One of the major problems long dogging small and medium-sized enterprises (SMEs) in Britain has been the difficult in securing business loans.
The Centre for Responsible Banking and Finance, in an article published by the Financial Conduct Authority, goes so far as to describe that difficulty as an “intractable” problem that has afflicted small businesses for almost a century.
The difficulties seem to stem from the wariness of banks in lending to their business customers. Any application for a business loan is generally met by a demand for a detailed business plan, comprehensive cashflow projections and a rigorous assessment of the company’s financial status and prospects.
Whilst bank loans may be unsecured or secured loans – typically depending on the size of the loan and its agreed repayment term – the lender’s wariness and caution mean that any borrowing may take some time to set up.
The general problems in the relationship between banks and their business customers have been compounded by the overall decline in confidence following the financial crash of 2008.
Alternative cash advances for business
As banks have proven generally less useful, so alternative sources of funding have developed for businesses in need of a cash advance.
These alternative sources fall into three broad categories:
Balance sheet lenders
- these are lenders in perhaps the truest or most familiar sense of the word in that the money they lend is their own – and not that of third party savers or depositors, for example;
- business loans from balance sheet lenders may involve the least risk, therefore, since there is a direct line of contact between lender and borrower, founded on a relationship of trust on the lender’s part in the repayment of the loan;
- you are likely to find yourself dealing with the same team of professionals from your very initial enquiry, throughout the application process, the management of your loan and any discussion about your future borrowing requirements;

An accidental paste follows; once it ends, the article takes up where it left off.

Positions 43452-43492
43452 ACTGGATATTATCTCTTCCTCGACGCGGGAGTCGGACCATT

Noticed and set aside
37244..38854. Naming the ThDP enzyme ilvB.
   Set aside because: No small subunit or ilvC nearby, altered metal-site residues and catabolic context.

- these unsecured, fixed-rate, short-term loans are typically available for up to £100,000 with repayment instalments spread over three to 12 months;
Peer to peer lending
- in recent years peer to peer lending has grown in popularity;
- this is achieved through platforms typically set up online to match individuals and organisations wanting to lend with those who want to borrow;
- the peer to peer provider, therefore, risks none of its own money, but arranges the business cash advances at one remove from the actual lenders;
Merchant cash advances
- merchant cash advances are made by providers who purchase your expected receipts from credit and debit card sales;
- each time a sale is made, the provider receives an agreed percentage of the takings as repayment for the cash advance, and you retain the remainder, thus spreading out the eventual repayment schedule;
- the principles are explained in further detail in guidance published by the Department for Business, Energy & Industrial Strategy, which also mentions that your business must earn at least £2,500 each month from credit and debit card sales, but that cash advances of between £2,500 and £300,000 may be borrowed in this way by qualifying businesses.
In today’s fast-moving business environment, therefore, there are many alternative ways of securing business loans that do not involve the lengthy application processes likely to be pursued by your high street bank.